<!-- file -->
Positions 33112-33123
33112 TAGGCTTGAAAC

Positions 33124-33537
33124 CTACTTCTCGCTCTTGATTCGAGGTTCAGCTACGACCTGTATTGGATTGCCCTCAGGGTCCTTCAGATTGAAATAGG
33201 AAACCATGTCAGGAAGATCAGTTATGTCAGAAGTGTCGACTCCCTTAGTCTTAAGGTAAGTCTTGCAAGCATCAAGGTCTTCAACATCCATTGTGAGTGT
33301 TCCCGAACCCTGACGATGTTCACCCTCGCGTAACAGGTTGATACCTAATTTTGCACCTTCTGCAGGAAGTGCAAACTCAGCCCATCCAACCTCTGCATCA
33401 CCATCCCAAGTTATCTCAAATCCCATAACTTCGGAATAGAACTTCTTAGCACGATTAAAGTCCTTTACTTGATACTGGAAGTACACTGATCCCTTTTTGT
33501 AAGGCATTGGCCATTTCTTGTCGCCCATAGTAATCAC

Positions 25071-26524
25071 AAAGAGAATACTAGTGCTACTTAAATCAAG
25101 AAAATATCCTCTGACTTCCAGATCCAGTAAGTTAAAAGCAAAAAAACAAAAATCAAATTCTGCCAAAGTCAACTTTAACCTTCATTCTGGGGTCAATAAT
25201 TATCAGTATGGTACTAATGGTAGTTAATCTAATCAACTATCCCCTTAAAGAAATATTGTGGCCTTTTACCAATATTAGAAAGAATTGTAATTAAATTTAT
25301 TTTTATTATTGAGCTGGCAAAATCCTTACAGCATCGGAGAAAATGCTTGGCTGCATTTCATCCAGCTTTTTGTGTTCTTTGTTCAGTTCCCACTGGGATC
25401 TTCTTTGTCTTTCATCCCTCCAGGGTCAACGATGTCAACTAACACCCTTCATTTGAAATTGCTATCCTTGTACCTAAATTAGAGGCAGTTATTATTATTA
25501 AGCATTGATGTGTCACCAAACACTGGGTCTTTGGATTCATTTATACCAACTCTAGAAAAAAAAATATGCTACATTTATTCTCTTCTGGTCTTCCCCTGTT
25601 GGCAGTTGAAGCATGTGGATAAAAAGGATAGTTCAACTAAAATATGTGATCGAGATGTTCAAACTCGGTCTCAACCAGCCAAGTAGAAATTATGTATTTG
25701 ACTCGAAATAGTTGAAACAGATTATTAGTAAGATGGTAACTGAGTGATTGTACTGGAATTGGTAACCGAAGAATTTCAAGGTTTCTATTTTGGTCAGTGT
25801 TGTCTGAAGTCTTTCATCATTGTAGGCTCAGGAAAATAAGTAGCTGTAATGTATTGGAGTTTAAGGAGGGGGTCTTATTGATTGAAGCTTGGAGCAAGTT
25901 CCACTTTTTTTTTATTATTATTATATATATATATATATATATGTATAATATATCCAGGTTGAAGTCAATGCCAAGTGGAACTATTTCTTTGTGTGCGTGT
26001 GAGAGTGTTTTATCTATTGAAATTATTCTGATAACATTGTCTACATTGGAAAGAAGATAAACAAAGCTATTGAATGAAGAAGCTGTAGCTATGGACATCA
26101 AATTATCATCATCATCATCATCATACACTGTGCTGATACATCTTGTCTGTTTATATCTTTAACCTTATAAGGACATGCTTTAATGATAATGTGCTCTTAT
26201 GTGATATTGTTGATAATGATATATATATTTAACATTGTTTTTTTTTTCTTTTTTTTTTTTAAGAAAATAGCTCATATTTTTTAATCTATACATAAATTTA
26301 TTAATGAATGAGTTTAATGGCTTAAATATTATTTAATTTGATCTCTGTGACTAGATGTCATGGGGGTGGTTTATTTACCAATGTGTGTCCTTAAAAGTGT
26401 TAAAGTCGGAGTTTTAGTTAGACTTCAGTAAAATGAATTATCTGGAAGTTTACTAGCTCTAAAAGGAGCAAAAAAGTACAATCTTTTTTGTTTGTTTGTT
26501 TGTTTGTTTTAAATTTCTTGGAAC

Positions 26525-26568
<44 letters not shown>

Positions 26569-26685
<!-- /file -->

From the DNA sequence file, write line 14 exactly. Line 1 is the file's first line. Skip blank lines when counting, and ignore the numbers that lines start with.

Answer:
25401 TTCTTTGTCTTTCATCCCTCCAGGGTCAACGATGTCAACTAACACCCTTCATTTGAAATTGCTATCCTTGTACCTAAATTAGAGGCAGTTATTATTATTA